His employer had been aware of the comments, but had chosen not act until C raised a grievance in relation to various other matters.
The Employment Tribunal (ET) found that, first, the decision to dismiss fell outside the band of reasonable responses as no other reasonable employer would have dismissed in these circumstances given the historic nature of the comments and, second, the claimant had demonstrated in the years since the comments had been made that he was not a risk and could be trusted. The employer appealed.
The Employment Appeal Tribunal allowed the appeal and found that the ET had substituted its own views for that of the employer: A reasonable investigation had taken place, a fair procedure had been followed, the facts upon which C had been dismissed had been established and the employer had lost confidence in the employee. In short, the dismissal was not unfair.
The case shows that employers who do not respond immediately to an act of misconduct do not necessarily lose the right to take action at a later date. Whilst this case is in line with the previous decision of Williams v Leeds United Football Club EWHC 376 (QB), employers who want to take disciplinary action arising from the use or mis-use of social media would do well to keep the following in mind:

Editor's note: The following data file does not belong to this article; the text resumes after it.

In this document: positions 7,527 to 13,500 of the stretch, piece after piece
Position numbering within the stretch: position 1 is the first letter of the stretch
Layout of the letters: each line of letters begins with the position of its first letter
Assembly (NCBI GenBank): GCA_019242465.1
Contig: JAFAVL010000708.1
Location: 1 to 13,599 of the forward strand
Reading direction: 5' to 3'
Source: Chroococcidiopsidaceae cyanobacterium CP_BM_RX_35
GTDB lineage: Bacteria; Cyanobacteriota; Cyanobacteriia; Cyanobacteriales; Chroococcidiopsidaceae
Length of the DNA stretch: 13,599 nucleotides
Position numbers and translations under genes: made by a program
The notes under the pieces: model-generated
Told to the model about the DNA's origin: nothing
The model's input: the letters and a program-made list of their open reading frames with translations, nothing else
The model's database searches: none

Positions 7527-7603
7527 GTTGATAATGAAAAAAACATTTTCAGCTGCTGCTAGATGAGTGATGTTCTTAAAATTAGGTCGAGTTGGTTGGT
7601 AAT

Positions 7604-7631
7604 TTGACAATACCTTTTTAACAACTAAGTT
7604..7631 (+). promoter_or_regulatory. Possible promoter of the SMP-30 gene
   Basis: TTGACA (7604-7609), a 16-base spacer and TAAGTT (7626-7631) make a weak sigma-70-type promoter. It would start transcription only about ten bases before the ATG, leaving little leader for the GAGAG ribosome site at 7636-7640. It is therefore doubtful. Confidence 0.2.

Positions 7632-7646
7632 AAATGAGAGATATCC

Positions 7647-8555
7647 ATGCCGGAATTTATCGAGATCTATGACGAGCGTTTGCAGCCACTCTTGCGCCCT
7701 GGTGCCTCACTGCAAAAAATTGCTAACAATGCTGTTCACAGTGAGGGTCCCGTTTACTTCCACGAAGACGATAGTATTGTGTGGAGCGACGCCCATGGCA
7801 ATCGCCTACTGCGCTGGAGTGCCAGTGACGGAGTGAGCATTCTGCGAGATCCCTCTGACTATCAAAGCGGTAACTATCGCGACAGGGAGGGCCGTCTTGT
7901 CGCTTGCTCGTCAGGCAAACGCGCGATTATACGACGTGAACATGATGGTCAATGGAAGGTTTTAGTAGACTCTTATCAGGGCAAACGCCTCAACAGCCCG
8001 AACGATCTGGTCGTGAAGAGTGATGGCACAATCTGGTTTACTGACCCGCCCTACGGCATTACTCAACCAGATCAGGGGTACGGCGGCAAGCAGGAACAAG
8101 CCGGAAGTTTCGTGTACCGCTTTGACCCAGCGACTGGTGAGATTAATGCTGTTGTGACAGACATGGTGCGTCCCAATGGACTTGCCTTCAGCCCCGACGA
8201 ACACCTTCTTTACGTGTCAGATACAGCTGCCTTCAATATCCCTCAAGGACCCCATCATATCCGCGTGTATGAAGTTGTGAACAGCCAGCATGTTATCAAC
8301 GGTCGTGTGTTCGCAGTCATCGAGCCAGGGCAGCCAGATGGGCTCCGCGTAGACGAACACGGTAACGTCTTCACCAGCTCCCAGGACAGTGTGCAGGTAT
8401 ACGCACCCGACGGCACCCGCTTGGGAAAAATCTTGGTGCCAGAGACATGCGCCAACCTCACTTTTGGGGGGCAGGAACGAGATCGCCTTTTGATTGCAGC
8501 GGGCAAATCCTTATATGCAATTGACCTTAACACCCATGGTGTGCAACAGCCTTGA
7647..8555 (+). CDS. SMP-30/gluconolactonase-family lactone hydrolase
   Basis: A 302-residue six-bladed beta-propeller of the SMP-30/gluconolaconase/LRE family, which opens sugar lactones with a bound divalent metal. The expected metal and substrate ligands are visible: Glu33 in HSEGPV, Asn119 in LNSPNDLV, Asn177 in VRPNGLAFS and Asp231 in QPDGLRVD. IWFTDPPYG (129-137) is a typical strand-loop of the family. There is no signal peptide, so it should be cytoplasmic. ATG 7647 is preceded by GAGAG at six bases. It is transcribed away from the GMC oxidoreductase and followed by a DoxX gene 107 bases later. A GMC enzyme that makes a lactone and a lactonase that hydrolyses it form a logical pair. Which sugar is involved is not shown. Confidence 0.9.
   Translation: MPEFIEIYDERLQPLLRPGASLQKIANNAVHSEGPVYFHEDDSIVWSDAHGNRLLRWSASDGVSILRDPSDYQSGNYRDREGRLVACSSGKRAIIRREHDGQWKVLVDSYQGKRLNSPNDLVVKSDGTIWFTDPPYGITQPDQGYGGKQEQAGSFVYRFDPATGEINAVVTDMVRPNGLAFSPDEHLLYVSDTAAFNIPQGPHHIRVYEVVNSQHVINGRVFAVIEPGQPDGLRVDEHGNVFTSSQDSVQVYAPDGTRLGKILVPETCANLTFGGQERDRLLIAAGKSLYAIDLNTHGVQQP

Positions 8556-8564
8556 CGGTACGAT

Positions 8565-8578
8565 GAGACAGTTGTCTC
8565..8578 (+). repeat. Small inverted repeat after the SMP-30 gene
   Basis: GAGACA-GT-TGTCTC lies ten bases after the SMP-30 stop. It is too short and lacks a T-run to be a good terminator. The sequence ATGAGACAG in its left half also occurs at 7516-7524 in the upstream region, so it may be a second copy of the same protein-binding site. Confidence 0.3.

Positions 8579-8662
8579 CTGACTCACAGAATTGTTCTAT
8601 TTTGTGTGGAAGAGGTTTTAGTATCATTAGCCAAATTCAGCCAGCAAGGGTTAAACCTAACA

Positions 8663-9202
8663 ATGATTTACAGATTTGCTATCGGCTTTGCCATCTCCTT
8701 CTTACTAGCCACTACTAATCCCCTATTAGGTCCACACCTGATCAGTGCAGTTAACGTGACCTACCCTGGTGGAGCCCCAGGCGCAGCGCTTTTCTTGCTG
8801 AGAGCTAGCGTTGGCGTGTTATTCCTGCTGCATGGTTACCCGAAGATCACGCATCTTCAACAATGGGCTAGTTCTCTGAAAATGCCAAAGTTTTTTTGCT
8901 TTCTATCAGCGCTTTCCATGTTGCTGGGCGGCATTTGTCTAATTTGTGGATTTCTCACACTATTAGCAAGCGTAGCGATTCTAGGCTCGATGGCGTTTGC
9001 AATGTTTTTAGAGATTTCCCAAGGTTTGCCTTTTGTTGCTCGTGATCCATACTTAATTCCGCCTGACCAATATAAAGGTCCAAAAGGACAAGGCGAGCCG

- An employer should have a clear social media policy setting out what is and is not acceptable behaviour. Employers need to consider:
- What is acceptable personal use of social media during or outside of working hours
- What use is absolutely forbidden (e.g. not commenting on the employer or business related topics without prior authorisation)
- Guidelines for use of social media (e.g. when to make it clear that opinions are personal, not being offensive, etc)
- The consequences of breaching the policy
- Whilst the employer in this case was found to have fairly dismissed the employee, an employer will have a far easier time of proving it acted reasonably if it acts immediately upon becoming aware of an issue.